Advance your difficulty level as you improve. You should seek to challenge yourself continually. If your workout seems to be too easy, maybe it’s time to kick it up a notch. Find some advanced workouts if you choose to do the at-home online yoga routine, or head out to a local studio to learn from an instructor in the flesh. You’ll learn some new poses to challenge your body and mind, allowing you to continue growing in your yoga journey.


Stop making excuses, roll out the mat, and get to work!

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This Is Your Brain On Yoga

Harriette Halepis : December 16, 2013 5:03 pm : Beginner Yoga, Benefits Of Yoga, Yoga As A Lifestyle, Yoga At Home, Yoga Blog

Your brain is responsible for so much! Without it, you couldn’t perform tasks, whether simple or complex, nor would you be alive, as it controls functions automatically so you don’t have to keep reminding yourself to breathe or digest your food. Just as it’s important to exercise in order to keep your body in shape, it’s vital that you work to keep your brain in shape too. How? Believe it or not, yoga can really help.


A June study conducted by the University of Illinois at Urbana-Champaign Exercise Psychology Laboratory demonstrated that just one 20-minute Hatha yoga session boosted brain function in the period immediately following the workout better than a 20-minute aerobic exercise session. Researchers also noticed that yoga is becoming increasingly popular, and although numerous health benefits have been analyzed in relation to the exercise, none have explored the question of how yoga affects cognition.


dreamstime_xs_15452148The Study


Researchers followed 30 female students throughout the study, conducting tests measuring short-term memory and concentration following a 20-minute yoga workout. Those results were then compared with the results from a 20-minute aerobic workout. Researchers wanted to see how the activity improved each facet of cognition, such as memory, learning, problem solving skills, attention, decision-making, reasoning, and speaking and understanding language.


The work began with a baseline assessment of cognitive abilities, followed by a 20 minute Hatha  HYPERLINK “” yoga workout. Time on the mat consisted of numerous yoga poses with a focus on various muscle groups and regulated breathing, and the session ending in meditation and deep breathing. During the aerobic portion of the testing, participants hopped on a treadmill with an incline at 60% to 70% of their maximum heart rate. An assessment occurred after each session was completed.


The Results


Surprisingly, researchers noticed that there was no measurable difference in the participants’ performance following the aerobic workout. Following the yoga workout, however, there was a significant improvement in brain function and cognitive ability. Why is this? One researcher speculates it has something to do with the meditation and breathing components of yoga. Since the breaths and meditation calm the body and mind, the result is an increase sense of self-awareness in the areas of breathing, posture, and muscle groups.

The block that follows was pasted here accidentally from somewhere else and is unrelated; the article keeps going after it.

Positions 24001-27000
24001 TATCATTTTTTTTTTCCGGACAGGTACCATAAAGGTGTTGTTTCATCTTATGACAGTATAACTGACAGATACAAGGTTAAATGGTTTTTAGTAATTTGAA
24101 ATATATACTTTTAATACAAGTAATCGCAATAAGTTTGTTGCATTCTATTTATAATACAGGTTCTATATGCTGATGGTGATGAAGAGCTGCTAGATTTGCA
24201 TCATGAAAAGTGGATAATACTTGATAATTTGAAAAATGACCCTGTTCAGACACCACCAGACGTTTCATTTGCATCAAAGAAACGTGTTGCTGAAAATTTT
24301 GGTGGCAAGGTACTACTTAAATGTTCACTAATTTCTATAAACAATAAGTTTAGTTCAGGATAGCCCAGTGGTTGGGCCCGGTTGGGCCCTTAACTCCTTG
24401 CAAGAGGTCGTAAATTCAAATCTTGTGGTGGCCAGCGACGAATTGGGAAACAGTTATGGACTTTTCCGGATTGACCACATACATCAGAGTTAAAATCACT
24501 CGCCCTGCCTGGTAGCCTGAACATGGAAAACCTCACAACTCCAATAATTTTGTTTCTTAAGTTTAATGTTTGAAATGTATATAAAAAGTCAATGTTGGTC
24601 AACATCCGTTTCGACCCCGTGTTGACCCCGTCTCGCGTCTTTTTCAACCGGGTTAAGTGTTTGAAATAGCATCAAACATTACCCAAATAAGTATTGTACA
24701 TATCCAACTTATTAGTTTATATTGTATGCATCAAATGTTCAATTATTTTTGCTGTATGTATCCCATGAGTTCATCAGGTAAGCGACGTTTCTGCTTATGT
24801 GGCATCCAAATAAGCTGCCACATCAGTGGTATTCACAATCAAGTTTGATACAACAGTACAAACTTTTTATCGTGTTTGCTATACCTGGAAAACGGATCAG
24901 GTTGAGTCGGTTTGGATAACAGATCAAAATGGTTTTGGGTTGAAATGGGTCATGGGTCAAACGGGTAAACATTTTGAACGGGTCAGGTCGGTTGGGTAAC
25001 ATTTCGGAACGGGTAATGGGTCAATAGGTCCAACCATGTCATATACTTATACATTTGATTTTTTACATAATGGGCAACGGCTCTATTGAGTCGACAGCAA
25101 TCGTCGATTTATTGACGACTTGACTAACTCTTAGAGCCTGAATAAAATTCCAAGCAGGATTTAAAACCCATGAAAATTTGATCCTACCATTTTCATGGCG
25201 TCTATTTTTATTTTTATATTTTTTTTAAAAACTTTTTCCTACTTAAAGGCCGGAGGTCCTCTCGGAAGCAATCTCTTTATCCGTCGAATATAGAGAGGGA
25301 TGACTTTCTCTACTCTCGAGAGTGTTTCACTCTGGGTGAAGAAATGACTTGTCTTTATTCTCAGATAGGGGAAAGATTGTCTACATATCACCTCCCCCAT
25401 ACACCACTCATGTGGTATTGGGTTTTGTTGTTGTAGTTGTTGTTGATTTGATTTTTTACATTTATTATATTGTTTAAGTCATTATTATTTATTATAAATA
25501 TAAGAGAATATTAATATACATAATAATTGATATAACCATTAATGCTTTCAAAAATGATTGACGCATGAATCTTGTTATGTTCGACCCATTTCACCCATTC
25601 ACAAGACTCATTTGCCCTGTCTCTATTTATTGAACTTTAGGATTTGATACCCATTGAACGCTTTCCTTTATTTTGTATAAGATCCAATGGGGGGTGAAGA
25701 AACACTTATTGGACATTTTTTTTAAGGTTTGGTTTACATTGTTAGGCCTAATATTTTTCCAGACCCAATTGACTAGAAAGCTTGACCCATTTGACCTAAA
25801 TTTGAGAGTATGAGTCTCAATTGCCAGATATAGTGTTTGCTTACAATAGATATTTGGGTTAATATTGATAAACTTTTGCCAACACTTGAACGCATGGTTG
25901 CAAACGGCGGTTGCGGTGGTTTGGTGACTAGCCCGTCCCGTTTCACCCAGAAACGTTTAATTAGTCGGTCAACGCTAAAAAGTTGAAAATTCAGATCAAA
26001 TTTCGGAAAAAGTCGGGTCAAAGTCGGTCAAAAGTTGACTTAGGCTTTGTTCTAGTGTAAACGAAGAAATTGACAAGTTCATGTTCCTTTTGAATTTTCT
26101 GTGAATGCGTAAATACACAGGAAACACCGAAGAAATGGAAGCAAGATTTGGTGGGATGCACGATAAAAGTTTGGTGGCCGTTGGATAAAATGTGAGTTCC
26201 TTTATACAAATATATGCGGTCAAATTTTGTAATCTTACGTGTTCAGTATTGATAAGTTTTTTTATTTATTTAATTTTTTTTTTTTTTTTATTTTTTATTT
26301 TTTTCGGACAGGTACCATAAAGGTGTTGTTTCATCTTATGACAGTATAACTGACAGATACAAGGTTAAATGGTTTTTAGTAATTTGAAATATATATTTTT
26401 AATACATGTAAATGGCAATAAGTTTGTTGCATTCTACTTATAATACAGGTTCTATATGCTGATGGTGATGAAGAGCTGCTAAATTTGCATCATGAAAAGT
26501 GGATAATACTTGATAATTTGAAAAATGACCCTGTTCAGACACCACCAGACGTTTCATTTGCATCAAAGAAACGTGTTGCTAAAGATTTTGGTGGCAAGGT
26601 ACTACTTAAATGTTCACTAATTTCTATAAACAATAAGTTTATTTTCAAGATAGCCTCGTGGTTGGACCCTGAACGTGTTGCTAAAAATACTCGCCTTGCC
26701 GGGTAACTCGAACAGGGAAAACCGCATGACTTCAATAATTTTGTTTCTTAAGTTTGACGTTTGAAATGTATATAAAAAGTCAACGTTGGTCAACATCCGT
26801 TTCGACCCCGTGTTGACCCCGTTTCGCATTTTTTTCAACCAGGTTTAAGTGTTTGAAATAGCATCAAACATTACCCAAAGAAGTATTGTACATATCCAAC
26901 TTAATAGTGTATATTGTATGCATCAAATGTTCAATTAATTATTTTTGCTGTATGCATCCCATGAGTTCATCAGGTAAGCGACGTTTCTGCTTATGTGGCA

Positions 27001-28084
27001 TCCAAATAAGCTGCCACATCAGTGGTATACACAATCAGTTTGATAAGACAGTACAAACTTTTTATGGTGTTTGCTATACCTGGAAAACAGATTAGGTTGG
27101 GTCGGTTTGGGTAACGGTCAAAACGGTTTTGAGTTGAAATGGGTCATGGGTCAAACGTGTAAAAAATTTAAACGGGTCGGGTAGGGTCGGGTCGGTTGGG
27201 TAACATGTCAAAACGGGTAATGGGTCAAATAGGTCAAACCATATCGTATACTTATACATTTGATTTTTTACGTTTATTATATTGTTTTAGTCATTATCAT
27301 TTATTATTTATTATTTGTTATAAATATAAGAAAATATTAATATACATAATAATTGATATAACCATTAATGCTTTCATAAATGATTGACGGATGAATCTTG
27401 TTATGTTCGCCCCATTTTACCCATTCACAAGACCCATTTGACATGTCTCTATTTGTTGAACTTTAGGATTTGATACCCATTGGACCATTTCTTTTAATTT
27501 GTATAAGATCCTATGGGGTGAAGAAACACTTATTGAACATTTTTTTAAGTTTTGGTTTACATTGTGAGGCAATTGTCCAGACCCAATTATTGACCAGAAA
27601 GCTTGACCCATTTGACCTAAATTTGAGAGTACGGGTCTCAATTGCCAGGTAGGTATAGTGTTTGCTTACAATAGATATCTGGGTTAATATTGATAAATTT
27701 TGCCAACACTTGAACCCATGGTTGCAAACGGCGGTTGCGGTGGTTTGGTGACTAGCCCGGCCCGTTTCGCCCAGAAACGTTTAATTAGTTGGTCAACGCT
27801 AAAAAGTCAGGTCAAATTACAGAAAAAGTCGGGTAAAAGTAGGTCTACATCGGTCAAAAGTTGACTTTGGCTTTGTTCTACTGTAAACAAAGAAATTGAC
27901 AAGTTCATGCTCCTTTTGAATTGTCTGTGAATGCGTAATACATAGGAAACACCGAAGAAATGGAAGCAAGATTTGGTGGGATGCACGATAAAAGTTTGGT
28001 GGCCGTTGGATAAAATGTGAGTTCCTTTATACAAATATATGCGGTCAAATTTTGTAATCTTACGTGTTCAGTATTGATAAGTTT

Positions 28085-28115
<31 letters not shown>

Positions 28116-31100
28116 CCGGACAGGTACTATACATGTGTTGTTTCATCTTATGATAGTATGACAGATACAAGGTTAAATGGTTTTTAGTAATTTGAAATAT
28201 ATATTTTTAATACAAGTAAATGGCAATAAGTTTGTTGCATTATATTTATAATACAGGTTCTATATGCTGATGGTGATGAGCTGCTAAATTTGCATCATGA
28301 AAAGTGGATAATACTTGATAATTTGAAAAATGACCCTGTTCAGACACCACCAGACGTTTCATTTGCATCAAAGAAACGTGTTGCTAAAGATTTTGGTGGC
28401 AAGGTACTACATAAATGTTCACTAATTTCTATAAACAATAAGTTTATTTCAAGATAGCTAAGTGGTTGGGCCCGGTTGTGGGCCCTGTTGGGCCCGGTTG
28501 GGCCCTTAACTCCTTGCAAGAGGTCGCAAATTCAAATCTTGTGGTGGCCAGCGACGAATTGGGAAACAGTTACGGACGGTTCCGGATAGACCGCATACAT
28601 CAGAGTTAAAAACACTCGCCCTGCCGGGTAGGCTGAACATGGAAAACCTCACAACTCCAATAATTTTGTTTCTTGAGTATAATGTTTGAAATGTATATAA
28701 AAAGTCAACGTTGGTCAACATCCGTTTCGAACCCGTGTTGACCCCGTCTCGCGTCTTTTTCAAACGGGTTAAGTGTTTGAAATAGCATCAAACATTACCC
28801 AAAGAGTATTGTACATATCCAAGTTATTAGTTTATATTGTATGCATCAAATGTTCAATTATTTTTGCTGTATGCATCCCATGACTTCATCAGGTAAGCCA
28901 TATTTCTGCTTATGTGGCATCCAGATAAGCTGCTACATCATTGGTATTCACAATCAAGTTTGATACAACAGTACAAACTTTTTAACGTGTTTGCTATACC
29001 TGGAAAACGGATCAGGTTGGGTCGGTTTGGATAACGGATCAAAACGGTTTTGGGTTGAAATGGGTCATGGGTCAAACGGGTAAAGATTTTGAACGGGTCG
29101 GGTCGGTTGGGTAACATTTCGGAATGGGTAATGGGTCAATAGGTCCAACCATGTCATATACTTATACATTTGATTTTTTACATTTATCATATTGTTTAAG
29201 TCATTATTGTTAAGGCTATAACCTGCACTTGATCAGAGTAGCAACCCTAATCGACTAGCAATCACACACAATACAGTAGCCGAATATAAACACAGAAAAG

In other words, the researchers believe that this sense of self-awareness translates to better brain function. Could lower stress and anxiety levels help your brain function better? It isn’t proven, but it’s certainly likely. Researchers plan to study the effects of  HYPERLINK “” yoga poses on the brain further, such as how long after a workout cognition is improved.


dreamstime_xs_21978954Further Evidence


This isn’t the first study that demonstrates the benefits of meditation. Researchers at the University of California Los Angeles School of Medicine’s Department of Neurology studied the effect of meditation on the actual physical structure of the brain. Those who practice meditation on a regular basis had indeed changed the composition of their brain, with more efficient regions controlling emotion, attention, and mental flexibility than those who did not meditate at all. Simply put, practicing meditation is a form of brain training, making your brain better at controlling your attention and making you more mindful and peaceful in your day-to-day activities.


It’s simple to see how meditation can improve attention when you look at meditation itself. You are focusing on your breath, tuning out all distractions. This is something that doesn’t come easy to those with attention problems! Also, you become more aware of your surroundings and what is going on around you. This means you won’t have to say, “Could you repeat that, please?” to your co-worker when they ask you a question.


SuperBrain Yoga


The concept of using yoga to increase brain function isn’t just for adults, either. A different study currently in development by a group of New Jersey doctors is testing out the impact of yoga on younger minds. These doctors are basing the study on a book titled ‘Superbrain Yoga’ (by Master Chao Kok Sui) with a group of children ages 5 to 9-years old who have various neurological disabilities. The study has found, so far, that subjects were more focused following the Superbrain yoga workout. They were also happier, could remember and retain more, and were even better behaved.


Scientists are now seeing the true benefits of regular yoga practice. Yes, it helps reduce anxiety and stress and keeps your body in shape, but its benefits go far beyond just that. You can change the way your brain functions by simply adding yoga to your daily routine! Have you given yoga a try?